How to Find the Hidden Beauty in Everyday Things

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“Artist Maira Kalman reveals how she stumbles on hidden beauty in stuff you probably wouldn’t give a second glance.”

http://www.mindful.org/how-to-find-the-hidden-beauty-in-everyday-things/


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The Monk Manifesto

The Monk Manifesto

  1. I commit to finding moments each day for silence and solitude, to make space for another voice to be heard, and to resist a culture of noise and constant stimulation.
  2. I commit to radical acts of hospitality by welcoming the stranger both without and within. I recognize that when I make space inside my heart for the unclaimed parts of myself, I cultivate compassion and the ability to accept those places in others.
  3. I commit to cultivating community by finding kindred spirits along the path, soul friends with whom I can share my deepest longings, and mentors who can offer guidance and wisdom for the journey.
  4. I commit to cultivating awareness of my kinship with creation and a healthy asceticism by discerning my use of energy and things, letting go of what does not help nature to flourish.
  5. I commit to bringing myself fully present to the work I do, whether paid or unpaid, holding a heart of gratitude for the ability to express my gifts in the world in meaningful ways.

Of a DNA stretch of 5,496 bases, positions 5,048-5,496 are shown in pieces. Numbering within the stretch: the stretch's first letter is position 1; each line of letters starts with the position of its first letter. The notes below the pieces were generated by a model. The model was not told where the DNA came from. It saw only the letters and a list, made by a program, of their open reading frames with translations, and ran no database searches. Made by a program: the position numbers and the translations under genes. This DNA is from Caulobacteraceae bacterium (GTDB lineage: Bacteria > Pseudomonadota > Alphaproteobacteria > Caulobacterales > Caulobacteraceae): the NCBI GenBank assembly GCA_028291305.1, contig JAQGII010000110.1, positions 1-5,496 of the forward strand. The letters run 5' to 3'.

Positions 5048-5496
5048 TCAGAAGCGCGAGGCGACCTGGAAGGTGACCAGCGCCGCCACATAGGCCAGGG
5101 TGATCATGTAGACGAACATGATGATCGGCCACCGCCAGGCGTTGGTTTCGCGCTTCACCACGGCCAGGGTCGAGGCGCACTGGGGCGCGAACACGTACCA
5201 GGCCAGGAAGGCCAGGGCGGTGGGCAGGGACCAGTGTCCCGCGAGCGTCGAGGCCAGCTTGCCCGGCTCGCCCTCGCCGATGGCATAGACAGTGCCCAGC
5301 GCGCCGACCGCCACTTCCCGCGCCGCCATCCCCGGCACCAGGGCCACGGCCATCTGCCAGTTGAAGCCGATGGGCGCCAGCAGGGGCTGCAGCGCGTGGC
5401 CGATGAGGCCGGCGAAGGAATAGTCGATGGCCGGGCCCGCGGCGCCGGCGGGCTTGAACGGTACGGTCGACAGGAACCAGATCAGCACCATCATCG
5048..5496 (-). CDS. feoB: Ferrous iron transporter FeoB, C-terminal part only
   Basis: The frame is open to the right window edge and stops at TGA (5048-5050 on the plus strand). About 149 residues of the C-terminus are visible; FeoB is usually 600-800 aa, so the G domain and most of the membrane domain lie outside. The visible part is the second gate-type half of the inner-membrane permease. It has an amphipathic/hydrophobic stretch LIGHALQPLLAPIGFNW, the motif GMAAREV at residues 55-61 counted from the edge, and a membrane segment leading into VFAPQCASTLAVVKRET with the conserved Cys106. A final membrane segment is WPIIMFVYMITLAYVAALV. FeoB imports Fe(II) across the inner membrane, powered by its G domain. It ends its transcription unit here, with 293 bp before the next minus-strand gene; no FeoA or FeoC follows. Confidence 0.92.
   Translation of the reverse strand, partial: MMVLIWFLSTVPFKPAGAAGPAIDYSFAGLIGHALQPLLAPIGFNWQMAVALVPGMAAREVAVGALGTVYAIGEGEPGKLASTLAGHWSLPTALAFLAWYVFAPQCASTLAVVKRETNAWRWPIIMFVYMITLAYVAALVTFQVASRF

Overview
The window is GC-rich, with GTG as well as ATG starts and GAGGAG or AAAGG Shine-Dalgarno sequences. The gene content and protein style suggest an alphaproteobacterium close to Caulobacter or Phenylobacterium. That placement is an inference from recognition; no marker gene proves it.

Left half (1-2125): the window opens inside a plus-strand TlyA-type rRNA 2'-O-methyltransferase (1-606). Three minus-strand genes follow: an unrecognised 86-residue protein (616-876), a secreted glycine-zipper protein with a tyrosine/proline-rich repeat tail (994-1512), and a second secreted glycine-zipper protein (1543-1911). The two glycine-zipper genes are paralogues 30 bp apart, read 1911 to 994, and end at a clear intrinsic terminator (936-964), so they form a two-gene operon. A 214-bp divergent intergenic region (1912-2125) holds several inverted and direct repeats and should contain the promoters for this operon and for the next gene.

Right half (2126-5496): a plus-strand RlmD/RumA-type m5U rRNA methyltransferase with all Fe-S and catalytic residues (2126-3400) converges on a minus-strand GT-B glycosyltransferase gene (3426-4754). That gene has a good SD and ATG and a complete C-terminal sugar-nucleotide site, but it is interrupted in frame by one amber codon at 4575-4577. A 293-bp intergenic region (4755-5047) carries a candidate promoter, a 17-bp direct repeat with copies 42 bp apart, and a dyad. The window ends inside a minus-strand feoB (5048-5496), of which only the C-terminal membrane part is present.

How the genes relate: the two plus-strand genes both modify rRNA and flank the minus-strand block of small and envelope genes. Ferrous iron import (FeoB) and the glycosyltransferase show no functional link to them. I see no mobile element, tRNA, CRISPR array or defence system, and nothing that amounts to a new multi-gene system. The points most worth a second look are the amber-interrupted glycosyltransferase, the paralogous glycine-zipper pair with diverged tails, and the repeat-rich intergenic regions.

6. I commit to rhythms of rest and renewal through the regular practice of Sabbath and resist a culture of busyness that measures my worth by what I do.
  7. I commit to a lifetime of ongoing conversion and transformation, recognizing that I am always on a journey with both gifts and limitations.

https://onbeing.org/blog/the-monk-manifesto-seven-principles-for-living-with-deep-intention/7642/


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The Three-Second Pause In the Classroom

“A mindfulness technique for creating some space during discussion—in and outside of the classroom.”

http://www.mindful.org/the-three-second-pause-in-the-classroom/


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Experiments with Truth

“Gandhi called his life “experiments with truth,” and experimenting in the complex field of forces that bear on our lives is how we learn more about our integrity. We learn experimentally that we thrive on some connections and wither with others, that we enhance our integrity by choosing relationships that give us life and violate it by assenting to those that do not.

Experimentation is risky. We rarely know in advance what will give us life and what will sap life away. But if we want to deepen our understanding of our own integrity, experiment we must – and then be willing to make choices as we view the experimental results.

‘All real living is meeting,’ said Martin Buber, and teaching is endless meeting. Staying open to new meetings, trying to distinguish those that have integrity from those that do not, is a tiring and sometimes frightening task. I am often tempted to protect my sense of self behind barricades of status or role, to withhold myself from colleagues or students or ideas and from the collisions we will surely have.

When I succumb to that temptation, my identity and integrity are diminished – and I lose the heart to teach.”

Revisiting one of my favorite books – Courage to Teach by Parker Palmer – and the above spoke to me.


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